“Many businesses function more like an invasive weed, where their strategy is to spread rapidly into an area, lay down shallow roots, and use more than their share of local resources.”

Essentially, we overwhelm and destroy our habitat. In her book Biomimicry, Janine Benyus outlines how we should run our company like that of a redwood forest. In the image below, I have outlined her thought process for running an organization like a redwood forest.

    Benyus describes ten key ways to operate like a forest in order to create conditions conducive to further life.

    1. Use waste as a resource.
    2. Diversify and cooperate with other species to fully use the habitat.
    3. Gather and use energy efficiently.
    4. Optimize rather than maximize.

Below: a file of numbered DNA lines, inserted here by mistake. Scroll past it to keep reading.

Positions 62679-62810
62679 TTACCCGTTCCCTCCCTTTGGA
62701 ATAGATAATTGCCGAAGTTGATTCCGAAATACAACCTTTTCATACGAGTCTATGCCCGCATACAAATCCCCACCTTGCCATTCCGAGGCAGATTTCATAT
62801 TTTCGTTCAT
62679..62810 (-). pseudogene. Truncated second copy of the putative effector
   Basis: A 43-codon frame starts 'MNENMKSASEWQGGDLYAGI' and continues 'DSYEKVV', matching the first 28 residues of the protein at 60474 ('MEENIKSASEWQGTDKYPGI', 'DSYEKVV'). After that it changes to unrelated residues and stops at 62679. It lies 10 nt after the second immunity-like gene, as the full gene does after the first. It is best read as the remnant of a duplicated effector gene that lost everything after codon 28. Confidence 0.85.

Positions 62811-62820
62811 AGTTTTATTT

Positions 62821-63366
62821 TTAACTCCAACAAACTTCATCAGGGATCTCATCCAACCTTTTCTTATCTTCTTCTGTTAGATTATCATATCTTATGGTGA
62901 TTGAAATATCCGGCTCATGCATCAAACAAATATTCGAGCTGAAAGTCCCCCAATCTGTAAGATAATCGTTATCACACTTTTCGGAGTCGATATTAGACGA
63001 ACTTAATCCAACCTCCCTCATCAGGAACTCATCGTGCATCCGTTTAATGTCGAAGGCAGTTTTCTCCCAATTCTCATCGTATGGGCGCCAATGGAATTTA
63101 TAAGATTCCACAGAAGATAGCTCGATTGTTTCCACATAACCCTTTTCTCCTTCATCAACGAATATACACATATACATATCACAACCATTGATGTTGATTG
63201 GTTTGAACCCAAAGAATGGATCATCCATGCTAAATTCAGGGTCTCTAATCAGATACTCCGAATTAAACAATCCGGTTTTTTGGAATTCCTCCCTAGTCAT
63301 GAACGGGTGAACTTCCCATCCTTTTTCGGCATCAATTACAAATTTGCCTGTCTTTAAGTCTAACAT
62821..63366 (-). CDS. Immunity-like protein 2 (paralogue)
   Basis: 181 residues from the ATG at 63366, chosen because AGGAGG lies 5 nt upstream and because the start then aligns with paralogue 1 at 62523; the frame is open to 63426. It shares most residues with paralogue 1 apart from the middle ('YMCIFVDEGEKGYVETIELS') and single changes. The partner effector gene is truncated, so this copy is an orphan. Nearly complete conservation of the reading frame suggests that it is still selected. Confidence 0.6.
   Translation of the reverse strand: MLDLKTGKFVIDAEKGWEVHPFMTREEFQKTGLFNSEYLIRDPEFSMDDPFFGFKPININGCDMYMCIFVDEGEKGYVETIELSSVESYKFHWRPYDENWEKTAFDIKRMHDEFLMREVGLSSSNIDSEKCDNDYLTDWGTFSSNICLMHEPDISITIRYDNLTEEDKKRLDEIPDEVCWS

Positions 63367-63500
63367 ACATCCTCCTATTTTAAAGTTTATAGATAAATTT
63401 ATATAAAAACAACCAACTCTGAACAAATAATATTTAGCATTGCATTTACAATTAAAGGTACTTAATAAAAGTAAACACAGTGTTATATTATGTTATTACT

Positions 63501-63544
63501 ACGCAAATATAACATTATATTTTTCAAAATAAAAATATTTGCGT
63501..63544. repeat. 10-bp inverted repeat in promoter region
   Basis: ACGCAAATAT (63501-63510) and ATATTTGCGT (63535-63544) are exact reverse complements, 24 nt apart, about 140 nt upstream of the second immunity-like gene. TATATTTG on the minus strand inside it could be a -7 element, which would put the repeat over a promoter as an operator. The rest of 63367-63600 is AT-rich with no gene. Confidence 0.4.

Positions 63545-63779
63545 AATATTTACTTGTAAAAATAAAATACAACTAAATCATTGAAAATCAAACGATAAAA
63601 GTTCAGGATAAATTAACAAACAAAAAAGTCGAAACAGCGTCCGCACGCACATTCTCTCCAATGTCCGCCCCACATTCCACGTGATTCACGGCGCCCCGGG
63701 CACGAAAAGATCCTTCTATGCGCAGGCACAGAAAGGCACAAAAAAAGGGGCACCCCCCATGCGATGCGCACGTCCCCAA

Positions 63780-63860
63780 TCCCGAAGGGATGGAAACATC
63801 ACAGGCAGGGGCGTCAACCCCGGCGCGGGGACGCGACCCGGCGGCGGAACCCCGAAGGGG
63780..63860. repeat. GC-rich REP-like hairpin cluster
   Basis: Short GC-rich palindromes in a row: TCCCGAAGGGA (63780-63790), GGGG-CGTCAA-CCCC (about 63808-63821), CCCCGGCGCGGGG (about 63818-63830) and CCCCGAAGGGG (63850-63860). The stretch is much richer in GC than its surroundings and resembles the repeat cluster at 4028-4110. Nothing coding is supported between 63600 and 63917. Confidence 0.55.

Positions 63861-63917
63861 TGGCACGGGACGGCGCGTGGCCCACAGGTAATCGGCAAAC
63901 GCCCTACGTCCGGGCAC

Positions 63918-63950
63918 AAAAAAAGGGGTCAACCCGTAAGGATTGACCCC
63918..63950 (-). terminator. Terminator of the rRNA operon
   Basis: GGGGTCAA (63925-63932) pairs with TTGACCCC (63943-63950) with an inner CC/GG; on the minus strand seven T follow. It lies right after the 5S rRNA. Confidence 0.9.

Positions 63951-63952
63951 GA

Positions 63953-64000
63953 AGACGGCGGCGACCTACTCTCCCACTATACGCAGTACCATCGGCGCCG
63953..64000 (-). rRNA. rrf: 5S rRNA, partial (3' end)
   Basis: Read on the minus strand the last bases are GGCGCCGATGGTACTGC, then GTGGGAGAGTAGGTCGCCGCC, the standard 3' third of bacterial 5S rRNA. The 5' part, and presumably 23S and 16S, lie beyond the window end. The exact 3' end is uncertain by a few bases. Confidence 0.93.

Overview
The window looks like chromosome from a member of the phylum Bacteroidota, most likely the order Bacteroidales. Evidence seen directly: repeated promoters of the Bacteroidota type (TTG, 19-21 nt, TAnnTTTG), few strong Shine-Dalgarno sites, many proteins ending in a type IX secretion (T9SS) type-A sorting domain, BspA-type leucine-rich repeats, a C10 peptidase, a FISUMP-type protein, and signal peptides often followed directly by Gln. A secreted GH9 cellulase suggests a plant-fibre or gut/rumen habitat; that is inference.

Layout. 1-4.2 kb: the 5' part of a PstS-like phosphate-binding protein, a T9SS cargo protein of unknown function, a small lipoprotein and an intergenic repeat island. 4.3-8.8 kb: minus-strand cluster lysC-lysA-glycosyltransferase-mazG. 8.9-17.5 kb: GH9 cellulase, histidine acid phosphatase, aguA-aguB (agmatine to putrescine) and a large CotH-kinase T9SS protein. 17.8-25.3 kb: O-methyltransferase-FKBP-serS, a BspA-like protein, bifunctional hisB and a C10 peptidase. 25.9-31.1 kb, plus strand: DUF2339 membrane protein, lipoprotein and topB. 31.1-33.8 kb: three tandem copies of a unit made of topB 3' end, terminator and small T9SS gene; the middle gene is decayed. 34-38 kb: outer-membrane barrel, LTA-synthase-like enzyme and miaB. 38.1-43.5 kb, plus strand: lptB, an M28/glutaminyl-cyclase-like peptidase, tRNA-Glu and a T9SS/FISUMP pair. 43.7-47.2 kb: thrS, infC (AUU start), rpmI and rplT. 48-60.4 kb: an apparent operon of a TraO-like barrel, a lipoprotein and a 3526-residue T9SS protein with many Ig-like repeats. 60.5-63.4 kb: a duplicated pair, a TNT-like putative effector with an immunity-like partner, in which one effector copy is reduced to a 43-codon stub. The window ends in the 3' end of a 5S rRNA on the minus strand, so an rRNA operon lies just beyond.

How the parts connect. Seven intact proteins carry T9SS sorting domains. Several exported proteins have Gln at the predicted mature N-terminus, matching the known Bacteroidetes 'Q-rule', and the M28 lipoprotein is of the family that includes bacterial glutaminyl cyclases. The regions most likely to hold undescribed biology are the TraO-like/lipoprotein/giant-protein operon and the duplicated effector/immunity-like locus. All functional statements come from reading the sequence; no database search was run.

5. Use materials sparingly.
    6. Don’t foul your nest.
    7. Draw up instead of down on resources.
    8. Remain in balance with the biosphere.
    9. Run on information.
    10. Shop locally.

    Examples of biomimicry

    Let’s take a brief look at some examples of biomimicry in action.

    Gecko tape

      The bullet train

        Cement like corals

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          Passive cooling in buildings

            Self-healing buildings

              Harvesting fresh Water

                A paradigm shift in how we think

                Biomimicry offers us a unique way to see and solve problems. For example, by examining a forest, we find that a forest is actively communicating.

                “Biomimicry is basically taking a design challenge and then finding an ecosystem that’s already solved that challenge, and literally trying to emulate what you learn.” – Janine Benyus

                Similar to how the internet operates, fungal connectivity is taking place between plants. Yet, like the internet, it is also susceptible to cyber-crime, terrorism, and even warfare. [4]

                So, why not examine cyber-crime by examining the threats of fungal connectivity? How could we do this? By using biomimicry as a problem-solving methodology. Let’s take a look at how this could be accomplished.